Following a trend within the oil services industry to consolidate competing operations, Baker International Corp. said Thursday that it will combine its Houston-based Milchem drilling fluids subsidiary with Newpark Drilling Fluids, owned by New Orleans-based Newpark Resources Inc.
No money will change hands in the deal, according to officials for both firms, and the new company, dubbed "Milpark," will not assume either partner's long term debt except for $7.5 million of Newpark's bond obligations.
According to Ron Turner, Baker's vice president, Orange-based Baker will maintain a 64% majority interest in the new operation. The agreement gives Baker a non-binding option to purchase Newpark Resources' interest in the joint venture at the end of three years. Turner would not disclose how much Baker might pay for the other 36% of Milpark.
Drilling fluids are pumped into oil wells as they are being dug and prevent gushers by acting as liquid caps. In addition, they carry cuttings from the drill bits to the surface, where they are discarded.
Industry analysts say the prolonged slump suffered by the oil industry has forced many competing firms in the oil-service sector to combine their operations over the last three years. Since 1984 alone, about a dozen such mergers have taken place, according to Kevin Simpson, an analyst with Drexel Burnham Lambert Inc.
The Newpark-Milchem merger, Simpson said, "combines companies that have a high enough market share to create a sizable competitor in the market place."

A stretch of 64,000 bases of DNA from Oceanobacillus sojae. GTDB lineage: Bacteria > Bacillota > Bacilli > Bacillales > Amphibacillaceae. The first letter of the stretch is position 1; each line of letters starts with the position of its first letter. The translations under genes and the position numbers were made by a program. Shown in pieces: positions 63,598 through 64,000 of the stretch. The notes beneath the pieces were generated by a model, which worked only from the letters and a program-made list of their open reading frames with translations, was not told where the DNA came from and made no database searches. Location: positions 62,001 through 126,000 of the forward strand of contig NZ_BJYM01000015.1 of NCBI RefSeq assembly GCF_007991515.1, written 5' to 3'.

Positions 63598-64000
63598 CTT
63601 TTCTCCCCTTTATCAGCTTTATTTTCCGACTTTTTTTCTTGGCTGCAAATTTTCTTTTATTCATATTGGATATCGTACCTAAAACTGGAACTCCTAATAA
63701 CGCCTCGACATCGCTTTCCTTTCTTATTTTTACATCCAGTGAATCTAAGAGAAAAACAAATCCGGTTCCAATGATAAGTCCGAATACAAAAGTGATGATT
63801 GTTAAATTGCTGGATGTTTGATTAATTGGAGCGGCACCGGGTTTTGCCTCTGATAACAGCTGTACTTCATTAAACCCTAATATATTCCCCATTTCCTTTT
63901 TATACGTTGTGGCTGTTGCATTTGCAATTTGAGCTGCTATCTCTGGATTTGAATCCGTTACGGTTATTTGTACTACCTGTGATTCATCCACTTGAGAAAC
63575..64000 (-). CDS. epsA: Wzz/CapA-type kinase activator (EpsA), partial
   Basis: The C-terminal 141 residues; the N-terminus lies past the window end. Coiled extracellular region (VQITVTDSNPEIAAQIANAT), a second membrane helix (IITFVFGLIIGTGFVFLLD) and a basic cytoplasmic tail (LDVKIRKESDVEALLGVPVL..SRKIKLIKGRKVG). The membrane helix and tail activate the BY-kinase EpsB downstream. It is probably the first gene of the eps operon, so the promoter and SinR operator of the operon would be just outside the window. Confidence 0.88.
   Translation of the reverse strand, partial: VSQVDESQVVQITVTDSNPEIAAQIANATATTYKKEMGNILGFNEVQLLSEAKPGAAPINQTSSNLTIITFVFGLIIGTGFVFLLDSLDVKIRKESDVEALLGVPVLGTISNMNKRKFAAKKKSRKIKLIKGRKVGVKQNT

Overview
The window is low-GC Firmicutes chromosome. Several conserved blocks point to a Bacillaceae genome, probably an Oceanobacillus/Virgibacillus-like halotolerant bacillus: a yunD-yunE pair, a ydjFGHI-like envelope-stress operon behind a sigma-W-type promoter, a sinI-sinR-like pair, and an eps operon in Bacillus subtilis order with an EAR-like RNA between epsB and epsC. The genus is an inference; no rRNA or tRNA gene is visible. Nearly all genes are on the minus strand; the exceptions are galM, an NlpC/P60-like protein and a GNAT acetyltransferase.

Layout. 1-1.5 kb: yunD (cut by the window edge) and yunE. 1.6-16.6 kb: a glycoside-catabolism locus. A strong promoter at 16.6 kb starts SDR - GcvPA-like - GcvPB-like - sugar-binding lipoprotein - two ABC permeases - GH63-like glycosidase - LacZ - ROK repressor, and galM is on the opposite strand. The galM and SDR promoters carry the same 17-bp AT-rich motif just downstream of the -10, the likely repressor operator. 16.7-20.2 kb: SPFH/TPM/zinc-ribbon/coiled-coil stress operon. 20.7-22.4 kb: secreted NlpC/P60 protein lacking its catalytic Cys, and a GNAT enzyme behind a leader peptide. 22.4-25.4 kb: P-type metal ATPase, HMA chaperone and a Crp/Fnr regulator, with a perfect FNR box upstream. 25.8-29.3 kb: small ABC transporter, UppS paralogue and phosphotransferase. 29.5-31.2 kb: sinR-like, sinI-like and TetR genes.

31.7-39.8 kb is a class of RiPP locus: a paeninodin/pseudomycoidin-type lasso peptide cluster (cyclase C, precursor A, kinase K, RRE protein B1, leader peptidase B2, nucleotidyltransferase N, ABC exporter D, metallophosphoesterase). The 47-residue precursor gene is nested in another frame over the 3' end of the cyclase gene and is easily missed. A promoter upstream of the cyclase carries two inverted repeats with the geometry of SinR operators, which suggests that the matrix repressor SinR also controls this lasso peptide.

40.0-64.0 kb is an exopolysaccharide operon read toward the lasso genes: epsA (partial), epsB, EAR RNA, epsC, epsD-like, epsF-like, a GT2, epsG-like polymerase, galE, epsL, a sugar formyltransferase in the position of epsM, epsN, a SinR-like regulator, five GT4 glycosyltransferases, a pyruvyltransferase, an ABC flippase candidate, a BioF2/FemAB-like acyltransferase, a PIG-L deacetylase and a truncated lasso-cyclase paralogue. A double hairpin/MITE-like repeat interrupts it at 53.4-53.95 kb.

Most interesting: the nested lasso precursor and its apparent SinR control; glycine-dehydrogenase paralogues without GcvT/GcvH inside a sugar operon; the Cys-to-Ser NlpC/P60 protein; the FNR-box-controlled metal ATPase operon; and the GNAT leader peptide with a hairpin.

Turner said the new venture will have combined 1985 revenues of about $225 million.
"What this all comes from is that the oil service industry is having a very tough time and practically everybody is trying to find ways and means to improve profits," said Herb Hart, an analyst with the San Francisco office of S.G. Warburg, Rowe & Pitman, Akroyd Inc. "I think you're going to see more of this sort of thing because of that tremendous pressure in the industry to improve profits."
Baker's Milchem subsidiary has been "marginally profitable," except during 1983, Turner said. However, Newpark's drilling fluids subsidiary lost money in 1984 and has posted losses during the first half of this year, according to Ron Hengen, a company spokesman.
During the whole of 1984, the Newpark subsidiary posted a net loss of $5.8 million on revenues of $103 million. For the first half of 1985, which ended June 30, the operation had a loss of $2.9 million on revenues of $50.6 million, he said.